Which Tesla Model 3 would you buy? Twitter poll results

2019 Tesla Model 3 Performance

Now that Tesla has finally released the $35,000 Model 3 that got hundreds of thousands of buyers interested in the brand, we wondered how many people might follow through and buy it. 

Along with the new base Short Range Model 3, the company recently filled out the rest of the Model 3 lineup with the new Short Range Plus model, which includes an upgraded interior and 20 more miles of range. Those two models join the Mid Range, Long Range, and Performance models, and the company even brought back the rear-wheel-drive Long Range model with 325 miles of range, in addition to the Long Range Dual Motor all-wheel drive version with 310 miles. 

DON’T MISS: Tesla Model 3 Standard Range arrives soon at $35,000 and 220 miles. Really.

We tried to pick the four most common configurations, with extra focus on what’s new. The four choices were: the $35,000 Standard Range, the Standard Range Plus, the Mid Range, and anything higher. 

Which Tesla Model 3 would you buy?

— Green Car Reports (@GreenCarReports) March 5, 2019

In all, only 15 percent of our respondents said they would buy the base $35,000 Model 3, the second lowest percentage in our poll. Combined with the Standard Range Plus, however, another 25 percent said they would choose the Standard Range Plus, which starts at $38,200 after Tesla’s mandatory $1,200 destination and documentation fee.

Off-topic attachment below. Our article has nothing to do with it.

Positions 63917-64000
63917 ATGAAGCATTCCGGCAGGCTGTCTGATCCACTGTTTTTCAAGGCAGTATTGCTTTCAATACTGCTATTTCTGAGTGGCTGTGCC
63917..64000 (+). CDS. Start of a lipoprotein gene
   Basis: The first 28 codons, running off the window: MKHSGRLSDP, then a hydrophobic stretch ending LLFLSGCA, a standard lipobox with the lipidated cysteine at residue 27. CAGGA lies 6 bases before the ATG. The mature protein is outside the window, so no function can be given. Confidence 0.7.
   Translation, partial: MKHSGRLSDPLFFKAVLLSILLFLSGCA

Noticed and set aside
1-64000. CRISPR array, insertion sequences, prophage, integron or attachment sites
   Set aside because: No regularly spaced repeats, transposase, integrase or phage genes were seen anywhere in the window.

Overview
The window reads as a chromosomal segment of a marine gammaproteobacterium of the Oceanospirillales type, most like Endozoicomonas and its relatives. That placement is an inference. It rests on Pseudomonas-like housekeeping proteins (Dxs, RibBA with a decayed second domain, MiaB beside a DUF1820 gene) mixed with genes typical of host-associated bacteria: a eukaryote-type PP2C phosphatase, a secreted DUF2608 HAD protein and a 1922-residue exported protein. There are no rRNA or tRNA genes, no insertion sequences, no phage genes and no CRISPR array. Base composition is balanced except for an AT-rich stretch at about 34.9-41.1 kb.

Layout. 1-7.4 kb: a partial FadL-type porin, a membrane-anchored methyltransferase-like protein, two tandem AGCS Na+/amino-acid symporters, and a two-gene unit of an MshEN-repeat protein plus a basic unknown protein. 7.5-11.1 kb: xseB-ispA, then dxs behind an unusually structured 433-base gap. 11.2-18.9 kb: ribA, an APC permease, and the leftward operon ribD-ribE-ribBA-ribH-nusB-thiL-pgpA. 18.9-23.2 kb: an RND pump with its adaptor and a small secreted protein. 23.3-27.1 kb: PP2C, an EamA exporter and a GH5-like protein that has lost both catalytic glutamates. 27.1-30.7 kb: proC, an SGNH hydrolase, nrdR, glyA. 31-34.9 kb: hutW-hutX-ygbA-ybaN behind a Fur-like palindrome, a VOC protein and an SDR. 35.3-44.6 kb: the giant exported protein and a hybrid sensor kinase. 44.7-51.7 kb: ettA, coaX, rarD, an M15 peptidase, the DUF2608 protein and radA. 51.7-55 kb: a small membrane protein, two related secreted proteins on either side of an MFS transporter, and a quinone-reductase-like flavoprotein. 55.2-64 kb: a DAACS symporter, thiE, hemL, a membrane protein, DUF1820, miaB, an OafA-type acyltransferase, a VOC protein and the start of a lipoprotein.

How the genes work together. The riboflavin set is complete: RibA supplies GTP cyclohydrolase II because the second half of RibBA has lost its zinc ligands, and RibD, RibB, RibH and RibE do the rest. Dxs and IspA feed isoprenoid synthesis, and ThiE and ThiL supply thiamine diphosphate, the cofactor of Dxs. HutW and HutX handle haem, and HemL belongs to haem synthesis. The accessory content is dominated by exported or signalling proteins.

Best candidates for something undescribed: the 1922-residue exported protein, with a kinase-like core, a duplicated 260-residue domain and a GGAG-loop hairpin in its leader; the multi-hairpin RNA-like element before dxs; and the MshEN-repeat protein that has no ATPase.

Neither was available before Tesla’s February 28 announcement, so 40 percent of our respondents may have been waiting for a Model 3 that was cheaper than was available before that gives some indication that Tesla’s announcement could benefit sales.

 CHECK OUT: Tesla will raise prices on all but $35k Model 3, keep more stores open

Almost half of our respondents, 48 percent, said they would choose one of the more expensive models: a Long Range Dual Motor or Performance version.

The smallest number of our respondents, only 12 percent, said they would opt for the Mid Range Model 3.

As always, our Twitter polls are unscientific, so Tesla’s actual sales may not reflect our readers’ responses, because of a low sample size and because our respondents are self-selected from a somewhat different group than Tesla’s buyers. 

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